Proposed Rule to Extend and Amend the Exception to Donate Electronic Health Records Items and Services

The Office of Inspector General for the Department of Health and Human Services (OIG) and the Centers for Medicare and Medicaid Services (CMS) published on April 10, 2013 proposed rules to extend and amend the Electronic Health Records (EHR) donation exceptions under the Anti-Kickback Statute and Stark Law, respectively.

The proposed rules would extend the exceptions until the end of 2016, but both the OIG and CMS are seeking comments on extending the sunset date to December 31, 2021, which corresponds to the end of the EHR Medicaid incentives program.  Under the current law, both exceptions are set to sunset on December 31, 2013 .

In addition, the OIG and CMS propose to amend the conditions of the EHR donation exceptions by removing the electronic prescribing requirement and redefining (i.e. limiting) the type of entities that can donate.   The current EHR donation exceptions permit donations by any individual or entity that provides patients with health care items or services covered by a Federal health care program, based on a public policy initiative to expedite adoption and use of EHR systems.  The proposed rules would remove, among other entities, clinical laboratories and pharmacies from the definition of a protected donor.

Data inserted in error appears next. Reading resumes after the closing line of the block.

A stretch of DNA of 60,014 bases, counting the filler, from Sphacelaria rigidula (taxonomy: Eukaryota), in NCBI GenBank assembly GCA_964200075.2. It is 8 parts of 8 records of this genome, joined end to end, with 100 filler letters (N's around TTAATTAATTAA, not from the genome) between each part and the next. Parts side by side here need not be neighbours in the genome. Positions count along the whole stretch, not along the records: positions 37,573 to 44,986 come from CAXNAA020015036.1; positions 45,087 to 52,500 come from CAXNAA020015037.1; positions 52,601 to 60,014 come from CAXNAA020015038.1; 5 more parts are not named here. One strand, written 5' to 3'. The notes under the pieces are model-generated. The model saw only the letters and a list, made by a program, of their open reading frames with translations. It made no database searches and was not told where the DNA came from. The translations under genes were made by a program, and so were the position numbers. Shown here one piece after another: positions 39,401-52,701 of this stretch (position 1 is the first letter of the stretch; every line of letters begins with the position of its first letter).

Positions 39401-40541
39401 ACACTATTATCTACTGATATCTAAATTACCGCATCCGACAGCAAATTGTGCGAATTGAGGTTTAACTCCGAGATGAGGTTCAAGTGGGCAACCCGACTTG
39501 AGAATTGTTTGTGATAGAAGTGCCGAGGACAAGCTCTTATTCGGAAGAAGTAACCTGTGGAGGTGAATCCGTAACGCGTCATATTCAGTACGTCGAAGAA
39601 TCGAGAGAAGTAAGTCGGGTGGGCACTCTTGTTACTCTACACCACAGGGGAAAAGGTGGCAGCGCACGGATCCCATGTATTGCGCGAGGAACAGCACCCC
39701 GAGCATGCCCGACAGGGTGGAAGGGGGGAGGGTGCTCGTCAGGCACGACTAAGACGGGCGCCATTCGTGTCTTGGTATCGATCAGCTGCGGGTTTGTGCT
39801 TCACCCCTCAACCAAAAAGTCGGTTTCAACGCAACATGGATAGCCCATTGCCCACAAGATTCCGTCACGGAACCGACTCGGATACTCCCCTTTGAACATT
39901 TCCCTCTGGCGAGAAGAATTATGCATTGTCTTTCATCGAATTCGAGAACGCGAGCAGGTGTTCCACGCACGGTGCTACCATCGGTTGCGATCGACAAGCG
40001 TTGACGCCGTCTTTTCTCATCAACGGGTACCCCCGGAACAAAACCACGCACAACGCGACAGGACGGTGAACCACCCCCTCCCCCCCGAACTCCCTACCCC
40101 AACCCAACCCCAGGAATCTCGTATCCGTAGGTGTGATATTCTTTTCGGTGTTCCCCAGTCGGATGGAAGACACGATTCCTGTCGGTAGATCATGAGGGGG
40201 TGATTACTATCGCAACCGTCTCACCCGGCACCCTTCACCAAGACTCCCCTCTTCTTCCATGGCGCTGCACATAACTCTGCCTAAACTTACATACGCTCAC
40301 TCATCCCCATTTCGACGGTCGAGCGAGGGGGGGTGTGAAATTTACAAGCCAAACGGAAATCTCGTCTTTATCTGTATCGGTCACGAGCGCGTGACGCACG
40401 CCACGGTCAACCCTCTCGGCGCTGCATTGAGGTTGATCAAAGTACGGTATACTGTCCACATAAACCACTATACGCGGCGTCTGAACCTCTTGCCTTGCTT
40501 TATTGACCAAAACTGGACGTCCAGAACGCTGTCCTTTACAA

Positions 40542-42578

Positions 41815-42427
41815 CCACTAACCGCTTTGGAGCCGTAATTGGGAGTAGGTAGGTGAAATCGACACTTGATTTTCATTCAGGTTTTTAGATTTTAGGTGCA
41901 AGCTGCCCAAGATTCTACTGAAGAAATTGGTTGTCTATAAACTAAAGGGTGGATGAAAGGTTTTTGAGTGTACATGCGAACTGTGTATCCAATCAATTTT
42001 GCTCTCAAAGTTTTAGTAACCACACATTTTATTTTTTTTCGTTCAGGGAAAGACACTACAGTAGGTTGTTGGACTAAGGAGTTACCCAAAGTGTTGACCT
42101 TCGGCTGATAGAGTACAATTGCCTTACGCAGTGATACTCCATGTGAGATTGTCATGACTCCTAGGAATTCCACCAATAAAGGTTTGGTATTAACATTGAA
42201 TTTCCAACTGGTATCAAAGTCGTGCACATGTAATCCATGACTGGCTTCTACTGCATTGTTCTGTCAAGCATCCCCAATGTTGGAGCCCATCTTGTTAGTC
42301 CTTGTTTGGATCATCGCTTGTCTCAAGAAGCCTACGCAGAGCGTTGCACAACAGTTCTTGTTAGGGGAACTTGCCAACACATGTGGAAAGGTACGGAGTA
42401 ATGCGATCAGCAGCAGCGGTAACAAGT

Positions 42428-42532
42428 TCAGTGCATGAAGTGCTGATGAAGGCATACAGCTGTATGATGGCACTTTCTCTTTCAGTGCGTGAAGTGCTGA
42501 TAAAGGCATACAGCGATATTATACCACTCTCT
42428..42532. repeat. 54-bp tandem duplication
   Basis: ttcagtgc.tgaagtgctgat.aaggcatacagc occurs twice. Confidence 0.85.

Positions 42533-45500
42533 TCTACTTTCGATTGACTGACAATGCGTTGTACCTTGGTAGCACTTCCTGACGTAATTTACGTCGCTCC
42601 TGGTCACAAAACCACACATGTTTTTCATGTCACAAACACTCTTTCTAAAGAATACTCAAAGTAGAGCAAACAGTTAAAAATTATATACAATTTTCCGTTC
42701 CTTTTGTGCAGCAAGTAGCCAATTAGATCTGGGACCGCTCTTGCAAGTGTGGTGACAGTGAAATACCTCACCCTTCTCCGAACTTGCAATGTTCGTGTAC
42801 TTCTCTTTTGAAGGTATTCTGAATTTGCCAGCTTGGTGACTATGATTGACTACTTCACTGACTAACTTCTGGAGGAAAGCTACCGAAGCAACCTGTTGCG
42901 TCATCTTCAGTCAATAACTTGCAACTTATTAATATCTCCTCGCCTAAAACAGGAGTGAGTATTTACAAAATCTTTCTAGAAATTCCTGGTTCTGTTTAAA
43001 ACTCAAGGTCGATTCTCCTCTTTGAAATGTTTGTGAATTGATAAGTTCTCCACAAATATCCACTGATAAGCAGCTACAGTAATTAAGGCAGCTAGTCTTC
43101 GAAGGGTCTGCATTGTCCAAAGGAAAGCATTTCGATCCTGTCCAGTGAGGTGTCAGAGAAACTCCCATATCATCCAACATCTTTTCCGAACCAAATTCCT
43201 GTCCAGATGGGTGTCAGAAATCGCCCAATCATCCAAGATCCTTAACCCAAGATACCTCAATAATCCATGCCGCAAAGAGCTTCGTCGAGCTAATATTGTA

Finally, the OIG and CMS propose to address a critical issue identified as “data and referral lock-in,” in which EHR technology that appears to support the interoperable exchange of information on its face, in practice restricts the recipient provider to transmit data and communicate only with the donor entity to control referrals.  In response, the OIG and CMS propose to require that the donated EHR software is certified in accordance with the definition of Certified EHR Technology applicable on the date of the donation. Under the current law, both exceptions require only that the EHR software is interoperable.

Comments on the proposed rules will be accepted for 61 days from the date of publication, which is June 10, 2013.

This post is contributed by Charles Dunham.